What is Protein? BCAAs? Collegen Supplements?

I think protein is like the favorite child. No diet is ever telling you to avoid protein. I mean have you ever heard of a “low protein” diet? I haven’t! I think everyone can generally agree that everyone needs protein, but there still is confusion about how much you should be eating and why is it added to everything??? To complete my introduction to nutrition- Illa edition…. I bring you PROTEIN!



What is Protein?

Protein is one of the three macronutrients (explanations of the others are in my previous blog posts). Protein is made of amino acids. These amino acids are made of carbon, hydrogen, nitrogen, oxygen, and/or sulfur. Protein takes more energy to break down, so it keeps you fuller longer than both fat and carbohydrates.  


What does it do for your body? 

Protein has soooo many roles in the body. It transports oxygen throughout the body, builds antibodies which boosts immune function, builds muscle, skin, hair, blood, organs and hormones. Your body does not store protein, so you need to have a constant intake to keep these processes going. 



How much do you actually need?

Here’s where things start to get a little more complicated. Nutrition professionals argue about the correct amount, and of course various fitness trainers also have their own opinions. When this happens, we want to look at science. The original guidelines suggest that we need 0.36g for every pound of body weight. So if you weigh 130lbs, you would need 47g. You can also think of it as trying 10-35% of your calories come from protein. Once you turn 40 years old, your muscles start breaking down so you should aim for 0.45-0.68g/lb of body weight at that time. 



If you are at a high level of exercise then you may need 0.54-0.9g/lb of body weight, but defining what that “high level” really means is difficult. Ideally, the upper end of that range would be for Olympic athletes and the lower end would be for a routine jogger. Everyone else falls in the middle.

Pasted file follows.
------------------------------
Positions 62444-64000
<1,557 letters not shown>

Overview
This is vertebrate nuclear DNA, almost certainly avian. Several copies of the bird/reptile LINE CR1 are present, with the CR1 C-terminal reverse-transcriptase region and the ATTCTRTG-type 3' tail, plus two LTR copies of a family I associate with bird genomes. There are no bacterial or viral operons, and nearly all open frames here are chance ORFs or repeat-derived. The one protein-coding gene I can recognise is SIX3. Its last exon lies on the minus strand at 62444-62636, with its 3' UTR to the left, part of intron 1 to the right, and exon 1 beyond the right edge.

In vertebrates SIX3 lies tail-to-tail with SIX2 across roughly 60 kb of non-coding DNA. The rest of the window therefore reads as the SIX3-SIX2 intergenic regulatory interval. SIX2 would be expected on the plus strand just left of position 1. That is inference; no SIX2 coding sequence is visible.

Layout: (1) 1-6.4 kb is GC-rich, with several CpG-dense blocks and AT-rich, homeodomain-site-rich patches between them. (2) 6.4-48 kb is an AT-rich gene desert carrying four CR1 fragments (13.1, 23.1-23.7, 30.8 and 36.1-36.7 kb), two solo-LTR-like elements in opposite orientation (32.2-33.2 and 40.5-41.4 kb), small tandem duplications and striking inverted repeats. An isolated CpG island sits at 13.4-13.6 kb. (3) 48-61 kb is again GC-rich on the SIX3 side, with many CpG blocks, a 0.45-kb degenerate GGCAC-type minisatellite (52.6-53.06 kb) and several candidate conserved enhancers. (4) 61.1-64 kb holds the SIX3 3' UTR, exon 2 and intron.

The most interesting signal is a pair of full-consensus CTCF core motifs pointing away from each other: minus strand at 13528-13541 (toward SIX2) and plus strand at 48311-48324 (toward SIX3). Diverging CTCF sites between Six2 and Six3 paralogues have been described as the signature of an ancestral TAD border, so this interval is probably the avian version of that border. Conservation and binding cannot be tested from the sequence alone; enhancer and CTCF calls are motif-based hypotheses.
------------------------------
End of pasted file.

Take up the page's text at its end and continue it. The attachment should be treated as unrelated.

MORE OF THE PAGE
Our bodies absorb protein better when it receives it every couple of hours, instead of a bunch of protein all at once. Try to divide your total protein between 3-4 meals per day by having a serving of protein at every meal. You also don’t need to have protein supplements (bars, shakes, etc) if you’re eating a serving of protein at every meal. Reserve those for if you are unable to eat a protein source with meals.  


What are sources of protein? 

You can get protein from animal and non-animal sources. Animal sources have much more protein per gram, but you can still reach your protein goals with vegetarian and vegan options.  

- 3oz of top round steak- 23 g

- 3 oz lean ground beef- 18g

- 3oz skinless chicken breast- 24g

- 8oz Greek yogurt- 23g

- ½ c cottage cheese- 14g

- 1 egg-6 g

- ⅔ c black beans- 10grams

- ⅔ c edamame- 10 grams

- 1 ¼ c peas- 10 grams

- 2 oz seitan- 10 grams

- 3 oz tofu- 10 grams



 Complete Vs Incomplete?

You do not have to eat all 20 of the different amino acids all at once. Eating a balanced diet will provide you with all of the essential ones (which means your body cannot make them) and your body will assemble what it needs from what you give it. “Complete” proteins contain all 9 of the essential amino acids at once. These are eggs, animal protein, dairy, chia seeds, soy, and quinoa. But again, you don’t need to worry about complementary or pairing foods together as long as you’re eating a variety of all food groups.


Should I be drinking BCAAs with my workouts?

...No. Well at least that’s my opinion. BCAAs are branched-chain amino acids. They are the only amino acids with “branches.” Leucein, isoleucine, and valine. Your body cannot make these, but you can get them from food. These are special because they are broken down in the muscle instead of the liver. Many claim they can help reduce fatigue while working out, regulate blood sugar levels, and reduce muscle soreness. However, there really isn’t enough scientific evidence to support this. There is no evidence that BCAA supplements are better than just receiving them from your regular diet. If you’re eating enough protein, you don’t really need to supplement with extra BCAA’s.


What’s all this I hear about Collagen?

Collegen is the most abundant protein in your body! It is found in bones, muscles, skin, and tendons. It holds all that stuff together. And the best part? Your body actually makes it own its own! So you don’t really need to take the so-popular supplements. Collagen cannot be absorbed through the skin (like many lotions claim). It can be effectively used as skin fillers through injection. Your body can use it through oral supplements, but you can also eat it through animal protein sources. There are nutrients that you can eat to help the body make its own collage: proline, vitamin C, copper, and vitamin A. More scientific evidence is needed to support the use of actually using an oral collagen supplement...so just eat your protein.